ByteDance Inc., it decided, was a risk to national security and the Chinese company’s main product for international markets had to be sold. For reasons that remain confounding, Satya Nadella entered the fray and Microsoft Corp. put in a bid. Soon, suitors were apparently lining up to buy the hip new product that claims 100 million U.S. downloads. A short deadline — Sept. 15 — helped build a sense of urgency. TikTok is essentially going through a forced sale.
Then Beijing stepped in. China’s Commerce Ministry added new items to its list of export controls late Friday. Now, artificial intelligence interface technologies such as speech and text recognition, as well as methods to analyze data and make personalized content recommendations, are matters of national security.
That means ByteDance will need Chinese government approval to sell TikTok’s U.S. operations, Bloomberg News reported Sunday; a person familiar with the matter said the new rule is aimed at delaying the sale, not an outright ban. But with AI and its content recommendation engine among the key ingredients of the company’s success, Beijing becomes the arbiter of TikTok’s fate. Not the U.S. administration.
As much as critics — including U.S. senators and the secretary of state — express concern about the data TikTok collects, it’s really the algorithms that matter most to the company, and anyone who buys it. These are the magic formulae that tell the app which data points will predict future behavior, and keep you staring at the phone longer. If you linger on hip-hop videos and swipe past cooking tips, then chances are you’ll be seeing more lip-synced DJ Khalid and fewer turkey-stuffing recipes. Speech and text recognition allow TikTok to peer deeper into content to extract a better sense of what’s being said and written.
Facebook Inc., Snap Inc. and Alphabet Inc. are among those pouring billions of dollars into better predicting user behavior. This is the bread and butter of search-engine results and timeline feeds, helping them sell more-targeted ads at higher prices. Notice that Google tends to return better results than Bing, despite having access to the same pool of data (the entire internet!), and you get a sense of why algorithms matter.(1)
TikTok’s algos are gold. At least, that’s what bidders seem to think.
And it looks like Beijing agrees. Effectively, the Chinese government is saying, “You wanna buy TikTok? Go ahead, but that doesn’t mean you’ll get your hands on the secret sauce.”
This development will surely send Microsoft, Oracle Corp. and everyone else back to their bankers, and lawyers, trying to figure out what TikTok would be worth without those algorithms. ByteDance, for its part, will need to work out what it can and cannot throw into the package it’s being forced to sell. That’s not easy.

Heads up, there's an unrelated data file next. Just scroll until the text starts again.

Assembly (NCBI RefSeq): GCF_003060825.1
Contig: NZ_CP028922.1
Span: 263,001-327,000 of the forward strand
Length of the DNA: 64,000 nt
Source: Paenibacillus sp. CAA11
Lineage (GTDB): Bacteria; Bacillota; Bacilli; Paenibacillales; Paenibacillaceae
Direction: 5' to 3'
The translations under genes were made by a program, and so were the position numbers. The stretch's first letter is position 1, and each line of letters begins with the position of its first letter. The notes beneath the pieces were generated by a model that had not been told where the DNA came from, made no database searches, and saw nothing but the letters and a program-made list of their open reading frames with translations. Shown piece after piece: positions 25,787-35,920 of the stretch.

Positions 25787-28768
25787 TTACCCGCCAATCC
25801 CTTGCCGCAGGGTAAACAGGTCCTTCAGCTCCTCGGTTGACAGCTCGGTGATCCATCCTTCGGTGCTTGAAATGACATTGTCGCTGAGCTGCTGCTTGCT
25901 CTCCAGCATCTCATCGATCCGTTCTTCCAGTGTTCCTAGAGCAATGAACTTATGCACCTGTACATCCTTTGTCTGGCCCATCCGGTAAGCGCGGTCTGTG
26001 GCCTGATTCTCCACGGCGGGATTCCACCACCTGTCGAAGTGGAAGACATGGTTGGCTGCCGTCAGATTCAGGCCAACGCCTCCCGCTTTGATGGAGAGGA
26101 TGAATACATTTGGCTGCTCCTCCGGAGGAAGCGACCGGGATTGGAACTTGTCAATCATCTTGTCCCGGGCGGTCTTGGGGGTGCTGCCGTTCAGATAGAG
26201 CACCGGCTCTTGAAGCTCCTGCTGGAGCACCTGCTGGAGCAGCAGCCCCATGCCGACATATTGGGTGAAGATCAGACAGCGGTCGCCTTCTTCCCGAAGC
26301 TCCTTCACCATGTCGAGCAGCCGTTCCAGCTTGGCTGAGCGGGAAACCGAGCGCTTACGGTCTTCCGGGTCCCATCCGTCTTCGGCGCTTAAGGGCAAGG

At worst, this may require trawling through millions of lines of code to sort out whether content is allowable or forbidden. It’s not black and white. What one person considers AI may be viewed by another as mundane software technology.
As bidders rush to guess what Beijing may allow them to buy, and reassess whether they want to make an offer, some may simply conclude that it’s too fraught with uncertainty. Any final transaction will surely be couched with provisions about what they’ll be able to obtain — management’s fiduciary duty to shareholders requires no less.
This move puts the ball back in Donald Trump’s court. The U.S. president may need to contend with the real possibility that TikTok doesn’t find a buyer, and he’ll have to decide whether one of the nation’s most popular products should be removed from the app store of its most valuable company.Trump may think that strong-arming China will boost his re-election chances, but being outplayed could backfire. It’s also possible that if TikTok ends up being banned altogether, there will be a backlash by the app’s fans.With U.S.-China trade talks inching slowly forward, Beijing has found itself a bargaining chip. Whether or not Trump is found to be bluffing, both sides now think they have the stronger hand.
(Updates with rule aimed at delaying sale, not an outright ban. An earlier version of this article misstated the number of herbs and spices in the KFC recipe.)
(1) It’s important to remember that the two search engines also create, and use, their own data based on user behavior. This data collection is driven by their proprietary algorithms, creating a virtuous circle of algorithm and data.
This column does not necessarily reflect the opinion of the editorial board or Bloomberg LP and its owners.
Tim Culpan is a Bloomberg Opinion columnist covering technology. He previously covered technology for Bloomberg News.
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